Sacramento, CA (May 3, 2021)On April 26, 2021, The State Senate Labor, Public Employment and Retirement Committee passed Senate Bill 805 (SB 805), “Save The Performing Arts Act of 2021,” authored by Senator Susan Rubio (D-Baldwin Park) representing the 22nd District.

SB 805 will create a critical funding infrastructure to help small nonprofit performing arts companies throughout the state of California to continue to be an important social justice vehicle for marginalized voices.  Testimony in Sacramento, CA was given by Dolores Huerta, Labor Rights Icon, Co-Founder of the United Farm Workers of America and President of the Dolores Huerta Foundation, and Josefina López, award-winning Playwright and Screenwriter (Real Women Have Curves), and Founding Artistic Director of CASA 0101 Theater located in Boyle Heights, CA.  Learn more at

SB 805 will create a funding program that will administer grants based on the size of company (i.e. smaller companies get larger grants) to help small theaters comply with AB 5.  There will be a maximum revenue cap for eligible organizations.  This funding will apply to all performing arts industries, including theaters, operas, and symphonies.  It will also create a low-cost payroll services to nonprofit performing arts organizations.

“I wouldn’t be here if it wasn’t for small theaters,” Senator Susan Rubio said.

“I grew up in Downtown Los Angeles at a time when you couldn’t escape drugs, gangs or violence.  Everyone you knew, one way or another, got pulled in.  Luckily, I was a very creative child and the arts became my escape.  I was able to put my energy and creativity to work in positive ways.  I spent seven years performing and volunteering in small theatres and saw the transformative work our community produces.  So I want to thank the Committee for passing SB 805.  This is about providing equity and protecting emerging voices and artists from marginalized communities.”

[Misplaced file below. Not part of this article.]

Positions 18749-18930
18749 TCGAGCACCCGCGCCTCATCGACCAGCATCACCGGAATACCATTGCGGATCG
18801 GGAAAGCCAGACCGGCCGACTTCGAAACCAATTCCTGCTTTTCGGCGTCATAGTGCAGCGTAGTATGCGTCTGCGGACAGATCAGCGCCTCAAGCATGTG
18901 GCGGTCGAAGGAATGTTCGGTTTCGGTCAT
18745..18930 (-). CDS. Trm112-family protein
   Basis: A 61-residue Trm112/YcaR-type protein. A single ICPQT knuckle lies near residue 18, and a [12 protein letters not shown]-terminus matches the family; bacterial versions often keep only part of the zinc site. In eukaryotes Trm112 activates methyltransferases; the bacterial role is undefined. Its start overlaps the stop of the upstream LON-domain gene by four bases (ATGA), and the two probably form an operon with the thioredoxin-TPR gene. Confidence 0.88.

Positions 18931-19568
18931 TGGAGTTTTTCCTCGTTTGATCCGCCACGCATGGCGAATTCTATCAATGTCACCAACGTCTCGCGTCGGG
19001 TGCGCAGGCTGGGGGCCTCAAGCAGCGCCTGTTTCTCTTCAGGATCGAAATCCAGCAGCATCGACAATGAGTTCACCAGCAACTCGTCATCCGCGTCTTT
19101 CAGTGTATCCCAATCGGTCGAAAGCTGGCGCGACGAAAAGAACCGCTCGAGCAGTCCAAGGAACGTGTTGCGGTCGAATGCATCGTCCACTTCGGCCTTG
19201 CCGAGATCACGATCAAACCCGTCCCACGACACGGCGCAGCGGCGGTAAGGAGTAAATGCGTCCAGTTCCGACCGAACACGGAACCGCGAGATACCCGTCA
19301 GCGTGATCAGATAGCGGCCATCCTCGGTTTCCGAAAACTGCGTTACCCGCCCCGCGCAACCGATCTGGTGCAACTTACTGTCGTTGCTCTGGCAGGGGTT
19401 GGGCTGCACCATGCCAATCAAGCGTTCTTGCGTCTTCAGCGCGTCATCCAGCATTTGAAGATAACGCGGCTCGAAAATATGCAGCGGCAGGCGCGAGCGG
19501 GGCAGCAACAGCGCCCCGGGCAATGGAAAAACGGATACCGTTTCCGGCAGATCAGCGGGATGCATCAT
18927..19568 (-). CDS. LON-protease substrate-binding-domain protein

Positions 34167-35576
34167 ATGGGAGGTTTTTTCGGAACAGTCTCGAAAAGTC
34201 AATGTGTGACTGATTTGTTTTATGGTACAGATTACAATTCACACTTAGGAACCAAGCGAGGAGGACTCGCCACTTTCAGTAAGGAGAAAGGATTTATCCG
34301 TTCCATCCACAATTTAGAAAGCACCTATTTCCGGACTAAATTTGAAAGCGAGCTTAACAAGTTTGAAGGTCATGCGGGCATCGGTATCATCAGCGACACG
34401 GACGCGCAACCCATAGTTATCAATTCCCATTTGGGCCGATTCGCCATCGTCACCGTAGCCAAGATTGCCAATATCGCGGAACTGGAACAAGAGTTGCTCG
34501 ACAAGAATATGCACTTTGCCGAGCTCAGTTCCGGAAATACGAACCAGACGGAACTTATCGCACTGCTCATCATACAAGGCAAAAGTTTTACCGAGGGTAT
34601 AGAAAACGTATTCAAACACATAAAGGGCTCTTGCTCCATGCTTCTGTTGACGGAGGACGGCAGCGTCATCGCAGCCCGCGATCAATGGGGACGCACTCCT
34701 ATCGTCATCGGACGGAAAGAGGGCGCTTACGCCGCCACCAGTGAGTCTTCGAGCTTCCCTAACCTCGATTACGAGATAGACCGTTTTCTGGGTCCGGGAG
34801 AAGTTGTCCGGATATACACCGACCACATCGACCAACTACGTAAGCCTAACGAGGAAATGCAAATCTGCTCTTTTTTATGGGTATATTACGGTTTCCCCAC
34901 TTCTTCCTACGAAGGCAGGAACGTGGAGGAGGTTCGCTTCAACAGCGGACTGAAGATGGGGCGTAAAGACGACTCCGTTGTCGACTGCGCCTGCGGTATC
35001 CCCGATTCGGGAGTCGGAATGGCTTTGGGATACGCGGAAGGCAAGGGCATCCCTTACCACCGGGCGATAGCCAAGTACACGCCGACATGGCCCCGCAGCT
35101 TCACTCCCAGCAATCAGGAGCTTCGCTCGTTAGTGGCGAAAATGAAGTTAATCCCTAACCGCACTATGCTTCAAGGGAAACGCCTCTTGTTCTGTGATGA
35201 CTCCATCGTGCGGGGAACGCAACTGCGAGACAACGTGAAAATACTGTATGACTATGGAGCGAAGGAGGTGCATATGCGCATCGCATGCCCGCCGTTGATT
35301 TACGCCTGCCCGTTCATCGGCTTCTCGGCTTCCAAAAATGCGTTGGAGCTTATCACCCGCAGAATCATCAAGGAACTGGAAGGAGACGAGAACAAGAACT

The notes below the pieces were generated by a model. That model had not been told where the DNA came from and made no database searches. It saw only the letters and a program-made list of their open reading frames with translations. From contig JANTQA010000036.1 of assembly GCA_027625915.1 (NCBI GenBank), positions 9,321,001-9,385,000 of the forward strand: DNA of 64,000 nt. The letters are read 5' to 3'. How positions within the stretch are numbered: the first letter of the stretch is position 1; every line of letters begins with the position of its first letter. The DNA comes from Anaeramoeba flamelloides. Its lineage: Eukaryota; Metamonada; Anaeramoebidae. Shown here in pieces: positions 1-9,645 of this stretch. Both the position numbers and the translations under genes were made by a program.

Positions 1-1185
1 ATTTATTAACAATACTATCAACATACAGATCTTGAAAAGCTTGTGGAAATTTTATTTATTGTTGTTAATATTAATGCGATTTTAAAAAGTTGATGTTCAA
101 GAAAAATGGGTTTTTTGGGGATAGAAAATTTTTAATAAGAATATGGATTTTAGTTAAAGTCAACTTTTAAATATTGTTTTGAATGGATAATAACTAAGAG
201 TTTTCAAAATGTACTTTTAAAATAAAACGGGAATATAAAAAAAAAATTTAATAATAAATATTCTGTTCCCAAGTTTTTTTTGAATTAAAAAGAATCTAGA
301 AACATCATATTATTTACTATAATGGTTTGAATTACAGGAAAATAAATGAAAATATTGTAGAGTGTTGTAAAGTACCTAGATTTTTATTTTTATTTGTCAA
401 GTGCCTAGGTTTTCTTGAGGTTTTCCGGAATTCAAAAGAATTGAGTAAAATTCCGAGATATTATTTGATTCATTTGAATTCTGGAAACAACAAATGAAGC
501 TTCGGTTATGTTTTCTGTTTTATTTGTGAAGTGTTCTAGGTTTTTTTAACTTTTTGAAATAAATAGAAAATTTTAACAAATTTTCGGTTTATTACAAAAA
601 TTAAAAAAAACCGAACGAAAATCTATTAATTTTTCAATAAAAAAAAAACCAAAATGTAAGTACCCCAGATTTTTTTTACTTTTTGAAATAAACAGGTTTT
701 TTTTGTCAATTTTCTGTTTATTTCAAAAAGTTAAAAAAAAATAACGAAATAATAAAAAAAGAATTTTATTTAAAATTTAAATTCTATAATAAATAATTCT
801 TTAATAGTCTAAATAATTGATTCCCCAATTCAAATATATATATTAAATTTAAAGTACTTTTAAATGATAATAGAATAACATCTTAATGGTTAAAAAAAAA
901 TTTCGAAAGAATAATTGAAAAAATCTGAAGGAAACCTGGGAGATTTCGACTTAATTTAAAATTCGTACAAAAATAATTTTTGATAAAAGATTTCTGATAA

Dolores Huerta, said:

“In this critical time in our country, community theaters are desperately needed to enlighten, educate and motivate people to engage in social change.  What is at stake is not an industry per se, but the vehicle of the voiceless and the downtrodden have to bring about change in the consciousness of the public at large.


“Not to mention, they represent the only access children in disadvantaged communities have compared to their more affluent counterparts. SB 805 provides a solution to help create and preserve opportunities for emerging artists, performers and people in the performing arts sector – particularly workers from marginalized communities. For all these reasons, I enthusiastically support SB 805 (Rubio), ‘Save The Performing Arts Act of 2021.’”

Josefina Lopez, said:

“I started my own small theater so that I could produce my plays and empower my community to learn to write plays and tell our stories.  CASA 0101 has been my way of making my community visible and heard.  It has also been my way of creating community so we could heal some of the trauma in Boyle Heights and also to give a voice to the wounds our community has carried by being left out of the history books and neglected economically and in other social ways.  Small theaters are the only way marginalized communities get their stories told.  If you are not a white male, small theaters allow for dreams to come true; they allow us to be the protagonists of our stories so we can see ourselves as the powerful people that we truly are.”

As of May 3rd, 2021, the SB 805 Coalition consists of the Dolores Huerta Foundation and 48 organizations/individuals throughout the state of California, including 5 Theater Leagues, 40 small 99-seat theaters and 3 independent artists.

Click here for a list of supporters of SB 805.

Continue the conversation with us on Instagram, on Twitter, and on Facebook.  Hashtags include#SB805, #THEATERMATTERS, #CALIFORNIA, #TEATRO, #BIPOCAccess, #SOSCA, #TheaterIsSocialJustice